Single Parent: Surviving Christmas After the Death of Spouse

4741340685_407cf1886eThe holiday season is upon us. The rest of the world heads to the mall, adorns their Christmas trees and prepares a feast fit for royalty. It’s a common scenario among those who find this season as the most wonderful time of the year. However, it’s not the case for single parents who just lost their spouse.

It’s a dreadful time for people who have just been left behind by their husbands or wives. Truly, Christmas without your better half is a thought too much to bear. If you are one of them, then know that you are not alone.

Today we are going to help you through this challenging ordeal. We will be giving you tips to cope with the loss you’re currently feeling. Hopefully along the way, we can bring back even the tiniest bit of spark that will get you through the holidays.

  1. Acknowledge how you feel

People grieve differently. There are those who seek isolation while there are those who deny how they truly feel in hopes of coping with loss. One of the best ways to deal with death is to acknowledge how you feel. There is no one-size-fits-all emotion when it comes to mourning someone’s death. Right now, it’s perfectly okay to feel how you feel. Don’t think that you’re doing things the wrong way. When you are honest with yourself, it’s going to be easier to move to the next step.

  1. Find balance

These times are the hardest. Days would be paralyzing and nights would feel longer. However, there are many ways you can prepare for the holidays after the passing on of your spouse. We’ve learned that creating balance ahead of time helps you anticipate this season. From setting a schedule to spend time with friends and family to finding alone time to grieve, it helps to be somewhere in between.

  1. Isolate but release

There are those who end up withdrawing themselves from everyone. They would much rather be alone especially during the holidays, where they may feel others are having a far better time than them. Allow yourself to be alone but try your best to release one way or another. Let those tears flow. Write a letter to your spouse and allow your emotions to pour out. Perhaps after such time, you’ll be ready to face the world gradually again. Just maybe, you might take up your friend on that offer for a holiday dinner with their family.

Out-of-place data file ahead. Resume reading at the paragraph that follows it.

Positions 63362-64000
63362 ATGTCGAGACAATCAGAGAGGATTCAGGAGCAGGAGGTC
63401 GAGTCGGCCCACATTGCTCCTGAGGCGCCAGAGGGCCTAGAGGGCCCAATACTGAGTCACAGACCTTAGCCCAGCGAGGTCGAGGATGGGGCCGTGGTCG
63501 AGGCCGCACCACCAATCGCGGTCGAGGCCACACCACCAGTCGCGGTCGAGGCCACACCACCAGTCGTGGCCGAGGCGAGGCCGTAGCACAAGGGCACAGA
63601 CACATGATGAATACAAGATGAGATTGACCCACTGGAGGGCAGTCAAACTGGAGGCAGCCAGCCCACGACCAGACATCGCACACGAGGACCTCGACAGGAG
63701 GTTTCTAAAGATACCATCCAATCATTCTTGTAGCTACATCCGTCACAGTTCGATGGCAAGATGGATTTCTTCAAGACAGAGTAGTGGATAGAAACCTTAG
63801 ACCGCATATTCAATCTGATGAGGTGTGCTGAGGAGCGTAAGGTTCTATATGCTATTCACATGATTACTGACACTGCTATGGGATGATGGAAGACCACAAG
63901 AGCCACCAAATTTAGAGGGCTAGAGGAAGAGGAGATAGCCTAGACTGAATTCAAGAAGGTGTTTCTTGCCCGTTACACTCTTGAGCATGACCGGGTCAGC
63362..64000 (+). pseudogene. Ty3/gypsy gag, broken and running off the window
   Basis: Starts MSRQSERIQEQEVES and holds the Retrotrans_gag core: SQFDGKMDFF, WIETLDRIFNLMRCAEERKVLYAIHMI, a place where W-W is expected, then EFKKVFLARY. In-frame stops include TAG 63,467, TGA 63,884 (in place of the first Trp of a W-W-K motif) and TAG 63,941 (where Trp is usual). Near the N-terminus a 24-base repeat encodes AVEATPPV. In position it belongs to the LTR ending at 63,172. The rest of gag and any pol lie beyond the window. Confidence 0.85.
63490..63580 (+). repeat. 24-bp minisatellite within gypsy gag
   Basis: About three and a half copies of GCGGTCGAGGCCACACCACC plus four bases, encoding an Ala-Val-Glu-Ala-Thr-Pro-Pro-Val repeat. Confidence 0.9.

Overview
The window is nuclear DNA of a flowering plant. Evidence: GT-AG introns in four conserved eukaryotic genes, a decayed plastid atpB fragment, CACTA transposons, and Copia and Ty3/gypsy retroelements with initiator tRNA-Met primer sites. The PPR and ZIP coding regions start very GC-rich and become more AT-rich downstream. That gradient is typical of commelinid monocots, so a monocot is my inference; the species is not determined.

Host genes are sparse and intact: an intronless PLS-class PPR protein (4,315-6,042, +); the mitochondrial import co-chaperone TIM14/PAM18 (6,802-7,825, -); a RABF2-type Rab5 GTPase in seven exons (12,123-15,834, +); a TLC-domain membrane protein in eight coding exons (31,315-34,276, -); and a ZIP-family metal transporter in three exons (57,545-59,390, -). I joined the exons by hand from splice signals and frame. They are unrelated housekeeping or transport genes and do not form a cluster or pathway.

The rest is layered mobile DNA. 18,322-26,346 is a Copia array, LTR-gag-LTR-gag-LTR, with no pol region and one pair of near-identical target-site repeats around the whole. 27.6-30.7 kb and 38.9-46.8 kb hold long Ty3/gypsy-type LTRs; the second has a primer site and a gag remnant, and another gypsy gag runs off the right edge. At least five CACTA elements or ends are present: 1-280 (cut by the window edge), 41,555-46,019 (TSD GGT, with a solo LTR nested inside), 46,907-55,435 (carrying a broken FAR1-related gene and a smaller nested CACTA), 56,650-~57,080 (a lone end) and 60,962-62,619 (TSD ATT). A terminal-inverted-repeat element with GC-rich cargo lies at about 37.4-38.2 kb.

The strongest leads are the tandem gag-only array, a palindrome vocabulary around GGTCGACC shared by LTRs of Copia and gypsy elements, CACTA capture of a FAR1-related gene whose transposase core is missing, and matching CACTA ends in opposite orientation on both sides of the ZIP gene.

1. Create a new tradition

We’ve all gotten used to a certain way of celebrating the holidays before. Now that we are trying to accept our new reality, it’s also good to create new traditions along the way. Some families would cope by spending Christmas with their relatives or friends elsewhere. If you end up spending it the way you’ve always spent it this year despite the loss, it may open a floodgate of emotions that won’t help you our your children.

  1. Spend time with your children

You can be in a dark place right now, feeling like all hope is lost and there is no reason to be celebratory this year. However, remind yourself that you have your children to spend it with. They too, are mourning the loss of their parent that is felt more intensely during the holidays. Help each other make it through by spending time together. Whether it’s to go to the grocery store or putting up the Christmas tree, make sure your family seeks each other’s help and guidance. Plus, this also eases the pain and tells you that you are not alone.

  1. Seek support from other loved ones

One of the best ways to come to terms with the pain is to talk about it. Remember, you have your friends and loved ones to run to when it becomes particularly unbearable. It’s okay if you’re not ready to join a huge Christmas party but do try your best to accept smaller invitations. More than anything, these people love you and want nothing more than for you to feel that you are loved; that you have people you can cry to or spend time in silence with.

  1. Find an outlet

Whether it’s to volunteer in a nearby shelter, have a Netflix binge or become physically active, there are a lot of ways you can keep your mind, body and soul preoccupied. This is not to deny the reality of the situation. It’s to help you get through it. It would be better if these activities would involve your children, so as to keep everyone’s spirit up somehow.

  1. Ask for professional help

Professional help is ideal for those who find it extremely hard to cope during the holidays. Whether it’s a support group or a professional counselor, it pays to open up to someone to help improve your situation. When you find that the pain has rendered you emotionally paralyzed, perhaps therapy might help.


Always remember that you are not along during these trying times. Your children, friends and relatives are all here to ease the holiday blues.